• Employing rigorous compliance checks to ensure the identification of persons and their right to work in the UK. We are also a Living Wage employer.
•We respect the right of employees to form and be members of trade unions and will work together with trade unions to illicit harmonious relationships.

A suspected case of modern slavery may be reported by any employee or indeed customer and suppliers. This report will be dealt with in line with the reporting procedures in the modern slavery policy.

Performance indicators
We have reviewed our key performance indicators (KPIs). As a result, we are:
• Requiring all staff to have renewed training on modern slavery by 31/03/2023;
• Require all new suppliers to agree to our supplier code of conduct and work towards having 100% of our existing suppliers agree in the next 12 months.
• Achieve a 100% supplier payment punctuality for the next financial year
• Continue to develop a robust process for due diligence checks whereby we evaluate potential suppliers before they enter the supply chain by 31/03/2023; and
• Reviewing its existing supply chains whereby we evaluate all existing suppliers by 31/03/2023.

Training
We require all staff within our organisation to complete training on modern slavery as a module within our wider human rights/ethics/ethical trade training program.
We require all staff to sign up for one of a number of training sessions that are being run and complete an online training course by 31/03/2023.

Our modern slavery training covers:
•our business's purchasing practices, which influence supply chain conditions and which should therefore be designed to prevent purchases at unrealistically low prices, the use of labour engaged on unrealistically low wages or wages below a country's national minimum wage, or the provision of products by an unrealistic deadline;
•how to assess the risk of slavery and human trafficking in relation to various aspects of the business, including resources and support available;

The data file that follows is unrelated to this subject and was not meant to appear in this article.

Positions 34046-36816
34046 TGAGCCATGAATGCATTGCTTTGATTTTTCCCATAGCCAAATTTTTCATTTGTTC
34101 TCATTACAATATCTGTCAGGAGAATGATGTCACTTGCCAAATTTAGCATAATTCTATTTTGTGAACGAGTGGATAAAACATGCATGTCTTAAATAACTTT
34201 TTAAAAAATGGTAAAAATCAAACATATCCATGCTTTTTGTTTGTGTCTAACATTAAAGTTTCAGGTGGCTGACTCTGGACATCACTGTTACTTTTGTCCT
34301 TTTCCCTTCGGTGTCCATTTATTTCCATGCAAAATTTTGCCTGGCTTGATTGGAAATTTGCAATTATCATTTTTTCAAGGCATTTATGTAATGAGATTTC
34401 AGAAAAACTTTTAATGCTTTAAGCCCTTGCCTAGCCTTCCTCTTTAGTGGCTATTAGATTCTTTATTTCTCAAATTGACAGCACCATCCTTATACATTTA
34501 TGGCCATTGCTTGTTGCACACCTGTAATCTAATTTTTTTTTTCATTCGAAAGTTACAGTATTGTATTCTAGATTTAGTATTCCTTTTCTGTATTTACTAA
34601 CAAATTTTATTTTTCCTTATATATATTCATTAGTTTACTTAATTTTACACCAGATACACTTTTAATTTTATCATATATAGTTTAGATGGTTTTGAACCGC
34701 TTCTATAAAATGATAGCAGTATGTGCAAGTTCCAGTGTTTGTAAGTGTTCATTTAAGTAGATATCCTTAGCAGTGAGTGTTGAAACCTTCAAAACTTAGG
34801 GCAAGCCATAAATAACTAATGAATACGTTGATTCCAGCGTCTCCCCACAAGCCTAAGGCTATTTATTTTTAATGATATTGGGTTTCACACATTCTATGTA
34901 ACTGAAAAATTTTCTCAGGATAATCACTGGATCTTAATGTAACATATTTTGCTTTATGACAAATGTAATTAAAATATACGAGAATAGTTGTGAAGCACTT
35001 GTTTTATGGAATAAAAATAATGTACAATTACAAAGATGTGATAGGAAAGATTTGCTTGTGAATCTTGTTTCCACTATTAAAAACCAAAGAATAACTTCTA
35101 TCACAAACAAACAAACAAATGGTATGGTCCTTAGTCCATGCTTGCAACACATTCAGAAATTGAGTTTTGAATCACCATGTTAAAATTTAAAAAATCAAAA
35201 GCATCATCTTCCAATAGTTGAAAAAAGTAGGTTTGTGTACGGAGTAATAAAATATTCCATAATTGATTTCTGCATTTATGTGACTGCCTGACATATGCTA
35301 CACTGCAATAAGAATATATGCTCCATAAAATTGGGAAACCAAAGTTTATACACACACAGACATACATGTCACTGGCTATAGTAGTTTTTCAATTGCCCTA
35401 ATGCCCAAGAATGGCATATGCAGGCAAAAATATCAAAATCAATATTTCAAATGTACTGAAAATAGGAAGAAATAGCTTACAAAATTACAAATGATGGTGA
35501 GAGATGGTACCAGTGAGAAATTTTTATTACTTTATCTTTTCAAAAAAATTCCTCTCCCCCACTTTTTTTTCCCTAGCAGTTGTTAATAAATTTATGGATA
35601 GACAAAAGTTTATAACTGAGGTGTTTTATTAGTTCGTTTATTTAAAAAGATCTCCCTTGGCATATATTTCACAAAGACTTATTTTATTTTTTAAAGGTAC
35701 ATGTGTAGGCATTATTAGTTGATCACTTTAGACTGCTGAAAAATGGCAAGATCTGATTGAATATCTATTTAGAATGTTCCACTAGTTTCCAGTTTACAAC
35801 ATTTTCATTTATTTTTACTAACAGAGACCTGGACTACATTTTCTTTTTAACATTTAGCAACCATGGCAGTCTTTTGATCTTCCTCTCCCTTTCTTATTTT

•how to identify the signs of slavery and human trafficking;
•what initial steps should be taken if slavery or human trafficking is suspected;
•how to escalate potential slavery or human trafficking issues to the relevant parties within our organisation;
•what external help is available, for example through the Modern Slavery Helpline, Gang masters and Labour Abuse Authority and "Stronger together" initiative;
•what messages, business incentives or guidance can be given to suppliers and other business partners and contractors to implement anti-slavery policies; and
•what steps our organisation should take if suppliers or contractors do not implement anti-slavery policies in high-risk scenarios, including their removal from our supply chains.

Awareness-raising programme
As well as training staff, we have raised awareness of modern slavery issues by posting our modern slavery statement on our website and having modern slavery awareness posters on the notice board in the office. The posters explain to staff:
•the basic principles of the Modern Slavery Act 2015;
•how employers can identify and prevent slavery and human trafficking;
•what employees can do to flag up potential slavery or human trafficking issues to the relevant parties within our organisation; and
•what external help is available, for example through the Modern Slavery Helpline.
This improved and amended statement following feedback from the Modern Slavery Assessment Tool on the .gov website was approved on 30/06/2026 by our board of directors/members, who review and update it annually.

[Director's/Designated member's/Partner's] signature: Date: For Improvements Suggested on Gov Assessment tool. [30/06/2026]